De­scribe your goal against Costa Rica, which sent Panama to their first ever World Cup fi­nals… It’s a goal that will go down in his­tory. I’ll for­ever guard it in my mind and heart. So will all of Panama. I was over­come with hap­pi­ness. At the time, I didn’t know what the goal meant. It was only af­ter­wards that I re­alised we had qualified au­to­mat­i­cally.

Was it al­ways the plan for you to go up­front if you needed a goal? To be hon­est, it’s noth­ing new. It’s al­ways an op­tion if we need a goal, as I used to play up­front as a kid. I’d like to say I think like a for­ward. That also helps me to an­tic­i­pate what op­pos­ing strik­ers are think­ing.

How did you cel­e­brate? I started cry­ing. Four years ear­lier we’d lost to the USA when it looked like we would qual­ify for our first World Cup. Peo­ple were over­come by sad­ness and now they were cry­ing tears of joy. It meant ev­ery­thing to ev­ery Pana­ma­nian. It was a great re­ward for what we went through.

Your goal meant the USA missed out on the World Cup for the first time since 1986. How did your Seat­tle team-mates re­act? Ac­tu­ally, the first thing they all did was to con­grat­u­late me. Of course they weren’t thrilled that the USA wouldn’t be go­ing to the World Cup, but they knew how in­cred­i­bly hard I’d worked to achieve this dream. The week­end af­ter that goal, we played FC Dal­las at home and I was wor­ried about how the fans would re­act. I was ex­pect­ing boos but it was the to­tal op­po­site. Every­one was cheer­ing and singing my name.

You’ve ex­pe­ri­enced a lot of amaz­ing mo­ments with Panama, but what has been the worst? There have been a few, but a cou­ple stand out, both against the USA. The first was con­ced­ing two late goals to miss out on the play-offs for the 2014 fi­nals, but los­ing 4-0 last Oc­to­ber was a body blow. It looked like we were out of the World Cup with that de­feat, but I’m so proud of the de­ter­mi­na­tion the team showed to re­cover against Costa Rica four days later and qual­ify.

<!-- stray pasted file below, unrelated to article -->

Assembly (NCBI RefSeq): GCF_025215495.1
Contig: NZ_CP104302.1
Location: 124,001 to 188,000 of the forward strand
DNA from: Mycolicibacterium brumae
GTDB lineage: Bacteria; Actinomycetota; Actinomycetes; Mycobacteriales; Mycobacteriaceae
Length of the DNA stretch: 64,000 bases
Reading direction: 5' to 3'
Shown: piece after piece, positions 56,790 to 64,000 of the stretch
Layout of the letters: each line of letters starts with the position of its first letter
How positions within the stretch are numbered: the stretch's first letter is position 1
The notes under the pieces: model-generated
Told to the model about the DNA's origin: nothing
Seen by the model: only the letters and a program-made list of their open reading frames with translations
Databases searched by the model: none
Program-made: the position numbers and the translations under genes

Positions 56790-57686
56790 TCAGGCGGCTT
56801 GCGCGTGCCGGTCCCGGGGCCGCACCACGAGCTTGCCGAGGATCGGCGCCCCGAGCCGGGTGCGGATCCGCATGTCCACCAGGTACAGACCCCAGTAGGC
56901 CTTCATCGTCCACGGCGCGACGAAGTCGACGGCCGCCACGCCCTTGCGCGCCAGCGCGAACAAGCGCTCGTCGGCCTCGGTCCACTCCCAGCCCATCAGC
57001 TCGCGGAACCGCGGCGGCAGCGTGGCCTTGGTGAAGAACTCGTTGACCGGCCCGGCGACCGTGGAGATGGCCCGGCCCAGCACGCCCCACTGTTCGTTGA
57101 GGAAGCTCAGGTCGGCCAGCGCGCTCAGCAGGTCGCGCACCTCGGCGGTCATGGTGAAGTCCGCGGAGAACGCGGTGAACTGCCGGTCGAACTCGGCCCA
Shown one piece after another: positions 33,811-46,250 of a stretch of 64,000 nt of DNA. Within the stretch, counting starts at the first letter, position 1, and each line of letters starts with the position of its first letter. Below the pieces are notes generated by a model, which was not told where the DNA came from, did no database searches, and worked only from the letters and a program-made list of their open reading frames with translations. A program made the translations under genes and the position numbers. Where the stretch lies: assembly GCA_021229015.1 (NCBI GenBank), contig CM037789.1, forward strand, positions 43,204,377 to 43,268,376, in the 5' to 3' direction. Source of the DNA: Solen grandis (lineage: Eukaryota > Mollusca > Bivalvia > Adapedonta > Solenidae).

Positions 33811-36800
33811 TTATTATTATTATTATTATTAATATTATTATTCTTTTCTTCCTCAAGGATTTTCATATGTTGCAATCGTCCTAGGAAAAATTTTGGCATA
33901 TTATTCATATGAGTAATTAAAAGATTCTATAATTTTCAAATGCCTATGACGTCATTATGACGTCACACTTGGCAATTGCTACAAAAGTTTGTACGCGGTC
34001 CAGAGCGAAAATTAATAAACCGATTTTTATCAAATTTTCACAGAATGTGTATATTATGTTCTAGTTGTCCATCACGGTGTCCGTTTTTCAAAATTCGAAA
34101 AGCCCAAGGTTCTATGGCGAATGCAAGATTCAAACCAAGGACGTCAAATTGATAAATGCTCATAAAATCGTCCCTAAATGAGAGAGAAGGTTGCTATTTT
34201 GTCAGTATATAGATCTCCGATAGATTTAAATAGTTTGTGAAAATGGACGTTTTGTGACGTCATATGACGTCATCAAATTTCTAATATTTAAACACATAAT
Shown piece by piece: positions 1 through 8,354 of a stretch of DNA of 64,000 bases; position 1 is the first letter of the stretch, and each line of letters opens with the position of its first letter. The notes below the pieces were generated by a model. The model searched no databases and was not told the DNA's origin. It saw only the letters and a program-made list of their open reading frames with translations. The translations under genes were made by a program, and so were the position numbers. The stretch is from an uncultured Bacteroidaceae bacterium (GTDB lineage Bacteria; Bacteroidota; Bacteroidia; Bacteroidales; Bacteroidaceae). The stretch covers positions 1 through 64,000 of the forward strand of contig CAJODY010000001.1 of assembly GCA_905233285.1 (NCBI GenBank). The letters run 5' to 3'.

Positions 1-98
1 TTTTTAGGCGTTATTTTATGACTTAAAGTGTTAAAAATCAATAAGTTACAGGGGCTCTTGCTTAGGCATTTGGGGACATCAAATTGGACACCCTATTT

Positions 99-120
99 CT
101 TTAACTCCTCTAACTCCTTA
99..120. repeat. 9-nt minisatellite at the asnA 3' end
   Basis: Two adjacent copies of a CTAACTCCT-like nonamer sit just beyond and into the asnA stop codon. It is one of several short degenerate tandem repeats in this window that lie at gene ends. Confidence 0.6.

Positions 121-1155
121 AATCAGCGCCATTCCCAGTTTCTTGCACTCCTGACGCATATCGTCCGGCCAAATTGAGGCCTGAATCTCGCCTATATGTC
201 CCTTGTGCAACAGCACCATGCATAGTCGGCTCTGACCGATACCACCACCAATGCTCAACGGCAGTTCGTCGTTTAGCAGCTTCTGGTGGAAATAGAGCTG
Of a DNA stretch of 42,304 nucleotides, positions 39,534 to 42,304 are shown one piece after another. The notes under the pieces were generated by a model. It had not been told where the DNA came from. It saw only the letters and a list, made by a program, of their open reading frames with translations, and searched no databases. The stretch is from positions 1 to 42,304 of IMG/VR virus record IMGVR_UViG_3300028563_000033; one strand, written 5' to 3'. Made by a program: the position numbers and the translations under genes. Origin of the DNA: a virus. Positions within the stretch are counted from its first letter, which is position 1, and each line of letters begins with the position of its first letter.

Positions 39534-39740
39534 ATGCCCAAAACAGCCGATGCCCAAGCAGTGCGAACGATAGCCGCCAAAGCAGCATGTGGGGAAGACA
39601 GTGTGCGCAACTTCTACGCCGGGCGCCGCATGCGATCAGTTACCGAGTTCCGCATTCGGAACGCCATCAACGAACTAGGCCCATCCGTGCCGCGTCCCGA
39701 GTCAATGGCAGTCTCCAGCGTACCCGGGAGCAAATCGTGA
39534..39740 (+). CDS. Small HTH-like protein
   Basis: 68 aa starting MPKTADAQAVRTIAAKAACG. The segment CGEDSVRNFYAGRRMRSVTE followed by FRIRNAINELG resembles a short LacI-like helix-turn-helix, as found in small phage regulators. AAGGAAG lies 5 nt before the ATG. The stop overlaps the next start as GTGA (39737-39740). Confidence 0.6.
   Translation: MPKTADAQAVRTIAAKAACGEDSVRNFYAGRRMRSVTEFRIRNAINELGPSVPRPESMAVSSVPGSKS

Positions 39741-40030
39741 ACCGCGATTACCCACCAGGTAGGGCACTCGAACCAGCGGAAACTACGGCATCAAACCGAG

Have you ever come close to play­ing in Eng­land? Yes. There was in­ter­est from both Black­pool and Swansea in 2010 and I had a trial with Not­ting­ham For­est at the start of 2012. With For­est, it was only a ques­tion of cash that we couldn’t make it hap­pen. I want to have a good World Cup and see what the fu­ture holds.

You re­cently be­came the strong­est player in the lat­est FIFA up­date, over­tak­ing Ade­bayo Ak­in­fenwa… I’ve seen Ak­in­fenwa play – he’s re­ally strong and loves a goal. I’ve heard he wants to re­claim his ti­tle with a strength bat­tle. If he fancies it, bring it on. Let’s make it hap­pen!

Fi­nally, tell us some­thing we don’t know about Panama. We’re a se­cret pack­age, so I can’t lose that ad­van­tage by say­ing too much, but the coun­try is won­der­ful and full of hum­ble peo­ple. There are so many beau­ti­ful things to do and we would wel­come any­one to our coun­try. We’re much more than just a canal!